Tony Jay did not receive an Oscar nomination for portraying Judge Claude Frollo in The Hunchback of Notre Dame.
Now we are given the broader evil, however even this Jay's work leaves a striking impact in specific intensity. This as a careful rage that seems to define the man's hate of the other. Frollo's evil though has far more to it than many a Disney villain, who are usually born evil, connected to the character of the novel, who is actually even more complex, however still notable to see that all complexity was not lost in this technically kid minded version. This is as even at his most evil, Jay delivers this proper conviction of a true zealot feeling his crusade has some divine purpose despite it obviously being to the contrary. This being the calm in his evil so often. This though he undercuts so effectively though as we see Frollo at his worst, with this more emotional venom, alluding to less a servant a God, and more a weak man defined by his own personal demons. The greatest depth though comes within his kept fascination with Esmeralda, and the lust that entails. Jay is outstanding in delivering this element most notably through he all time great song "Hellfire". Jay's singing is already terrific, but his performance of the song goes beyond technical skill. It is amazing the complexity Jay finds in the delivery of just one song. This as he opens with the solemn delivery of a faithful man of prayer. This slowly segues into this brilliant mix of genuine fear of the thoughts, with a desperate need related to them, along with a vindictive hate towards the temptation all the same. The detail and intensity of the emotion is simply incredible, as Jay manages to find, through his voice, a rawness within Frollo's mental state that goes beyond a generalized evil. Jay's work is not just an excellent villainous turn, as much as it is that, as he grants depth even oddly enough a distinctly flawed humanity to the hypocrite.
John Hurt who did not receive an Oscar nomination or Christopher Benjamin for portraying Snitter and Rowf respectively in The Plague Dogs.
But back to Michael Graham Cox again, who I love in his realization of Bigwig's arc. This as his initial performance carries the sort of inherent strength you'd expect. His voice creating just the since of a force of the rabbit with a tough stiffness. This though with a bit lacking in emotion other than anger towards some of Hazel's decision. Cox suggesting this potential bully even in the sort of force of his voice, but also a sense of confidence as well. Cox suggests Bigwig as a figure to be feared, even as he is on Hazel's side, and the sense of strength in every word he speaks as the larger rabbit. This suddenly changes however as Bigwig is trapped in a snare, a gut wrenching scene if there was ever one, that Cox also adds to in his harrowing haggard voice as he whispers out of his lines of the dying Bigwig. Bigwig manages to survive, and Cox is excellent in creating the sense of change in the rabbit in both in terms of respect for his company as well as general care for others. Cox is terrific in portraying this greater urgency and sense of warmth in his words. There is still this sense of strength, particularly as he takes lead later on in taking on the villainous Rabbit General Woundwort. The sense of determination that Cox delivers creates a sense of real passion that makes Bigwig stand out as this true hero. Cox brings this forcefulness that is remarkable in his voice though as it is underlined by a real care concern of that hero, rather than the seeming bully he might've been mistaken for early on. I in particular adore his vocal work in the final fight with Woundwort, where he brings such powerful sense of righetous distaste and intensity in every word he utters in the fight. This making quite honestly Bigwig was a proper, for the lack of a better word, badass, even as a rabbit. The moment of this that is the greatest in Cox's work is as he seems cornered but refuses to leave the smaller rabbits at the General's mercy. Cox is amazing in his voice manages to capture such desperation, still a striking defiance, and charity all with the same words. It is excellent work and with the best vocal turns it is that ability to create such a fluid and complex emotions, while never seeing the performer's face that is so notable.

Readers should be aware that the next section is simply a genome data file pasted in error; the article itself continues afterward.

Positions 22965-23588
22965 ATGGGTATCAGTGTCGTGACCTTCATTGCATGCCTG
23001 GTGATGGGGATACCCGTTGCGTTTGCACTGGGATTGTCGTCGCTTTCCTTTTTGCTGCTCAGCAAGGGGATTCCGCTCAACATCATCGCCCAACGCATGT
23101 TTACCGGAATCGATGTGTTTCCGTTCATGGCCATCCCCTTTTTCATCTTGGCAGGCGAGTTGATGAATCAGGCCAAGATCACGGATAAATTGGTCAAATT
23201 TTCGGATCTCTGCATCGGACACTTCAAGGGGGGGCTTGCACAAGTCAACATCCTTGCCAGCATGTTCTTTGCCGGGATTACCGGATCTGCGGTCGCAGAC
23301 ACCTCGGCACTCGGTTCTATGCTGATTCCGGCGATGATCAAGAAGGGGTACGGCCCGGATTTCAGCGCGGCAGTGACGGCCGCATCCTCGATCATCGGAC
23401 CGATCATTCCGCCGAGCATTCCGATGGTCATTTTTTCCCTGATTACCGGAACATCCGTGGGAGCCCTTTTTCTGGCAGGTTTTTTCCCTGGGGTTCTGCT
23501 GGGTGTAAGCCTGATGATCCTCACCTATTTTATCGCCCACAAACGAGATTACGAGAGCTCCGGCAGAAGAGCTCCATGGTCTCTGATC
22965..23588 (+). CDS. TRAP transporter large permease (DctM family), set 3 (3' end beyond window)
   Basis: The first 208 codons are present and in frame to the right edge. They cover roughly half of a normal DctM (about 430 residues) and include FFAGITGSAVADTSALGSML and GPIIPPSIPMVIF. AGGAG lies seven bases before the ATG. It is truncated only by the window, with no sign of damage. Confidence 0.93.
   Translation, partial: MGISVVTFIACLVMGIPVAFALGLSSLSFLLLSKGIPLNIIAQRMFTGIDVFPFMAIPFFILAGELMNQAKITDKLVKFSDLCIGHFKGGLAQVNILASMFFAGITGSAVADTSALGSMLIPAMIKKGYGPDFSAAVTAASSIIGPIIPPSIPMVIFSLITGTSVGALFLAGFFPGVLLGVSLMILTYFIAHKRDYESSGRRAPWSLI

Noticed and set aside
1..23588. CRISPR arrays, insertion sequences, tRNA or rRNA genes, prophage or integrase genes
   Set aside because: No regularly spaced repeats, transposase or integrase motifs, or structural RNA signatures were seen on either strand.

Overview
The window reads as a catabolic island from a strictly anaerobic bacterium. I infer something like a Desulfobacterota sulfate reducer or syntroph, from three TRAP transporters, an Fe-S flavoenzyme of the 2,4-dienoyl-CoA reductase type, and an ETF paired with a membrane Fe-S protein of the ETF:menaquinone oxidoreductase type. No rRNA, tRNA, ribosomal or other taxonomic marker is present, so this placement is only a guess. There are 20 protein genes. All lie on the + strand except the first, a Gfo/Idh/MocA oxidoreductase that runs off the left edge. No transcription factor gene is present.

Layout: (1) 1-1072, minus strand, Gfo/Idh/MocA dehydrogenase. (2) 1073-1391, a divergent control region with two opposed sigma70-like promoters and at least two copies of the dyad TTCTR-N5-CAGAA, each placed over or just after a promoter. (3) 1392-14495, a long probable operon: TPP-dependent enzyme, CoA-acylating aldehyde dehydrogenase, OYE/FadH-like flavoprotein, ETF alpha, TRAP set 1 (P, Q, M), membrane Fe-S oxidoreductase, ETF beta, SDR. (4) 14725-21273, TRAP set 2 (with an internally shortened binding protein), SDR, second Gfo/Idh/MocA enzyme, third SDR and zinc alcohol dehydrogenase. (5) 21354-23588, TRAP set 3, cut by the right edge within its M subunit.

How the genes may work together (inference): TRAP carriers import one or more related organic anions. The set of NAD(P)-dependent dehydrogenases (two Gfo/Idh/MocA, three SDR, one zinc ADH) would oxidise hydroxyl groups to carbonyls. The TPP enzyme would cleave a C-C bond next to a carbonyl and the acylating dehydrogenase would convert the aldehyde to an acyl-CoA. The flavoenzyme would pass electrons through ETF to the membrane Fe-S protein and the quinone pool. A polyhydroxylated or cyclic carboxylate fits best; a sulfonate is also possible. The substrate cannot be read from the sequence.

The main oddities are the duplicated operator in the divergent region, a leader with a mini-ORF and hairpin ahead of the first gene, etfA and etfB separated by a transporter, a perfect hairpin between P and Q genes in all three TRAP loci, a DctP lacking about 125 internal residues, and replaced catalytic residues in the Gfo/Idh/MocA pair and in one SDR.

Speaking of, Hurt and Benjamin are particularly unique, and I'm not sure the circumstances of their recordings, but there is a such strong dynamic the two form with their voices. This is as Hurt is no stranger to exasperation, however his hardened voice only keeping that as an underlying factor makes it all the more moving in his portrayal of the consistently optimistic Snitter dreaming of an island paradise and a hope for the future. This is against Benjamin's work that offers an as moving portrayal of the bent nature of the dog, as his voice evokes the years of hardship and the waning belief in any chance at a real life. The two together though craft a warmth in between the two as their words to each other evoke a friendship and concern. A differing concern for each mind you, however Hurt haunting disjointed optimism along with Benjamin's broken resignation creates such a poignancy in each dog, but most importantly their friendship. Hurt's delivery is fascinating as in the optimism there is this bit of an intensity, a randomness at times, alluding to a mind that technically isn't quite right. In Benjamin there is a contrast in a bluntness of despair, but also still a passionate wish for survival with his friend. The ending scene is perhaps the best work from each as the two create a role reversal as they attempt to swim away from the authorities intending to kill them both. In Hurt you have that underlying exasperation brings itself to the surface in his voice that creates this heart wrenching hysteria as his certain madness is noted by despair rather than hope, however this is against Benjamin's work now of encouragement. His encouragement though is as blunt as his former despair, though now pushing his friend to push on. Their consistency though now with a different philosophy in the end, is brilliantly realized by each actor who creates this incredible moment. This of the two keeping part of their nature but changing this outlook. Both John Hurt and Christopher Benjamin's work makes the film as hard to watch as it is, though only because it is as affecting as it is, as they grant not only humanity and personality to the dogs, but a real sense of kinship and love.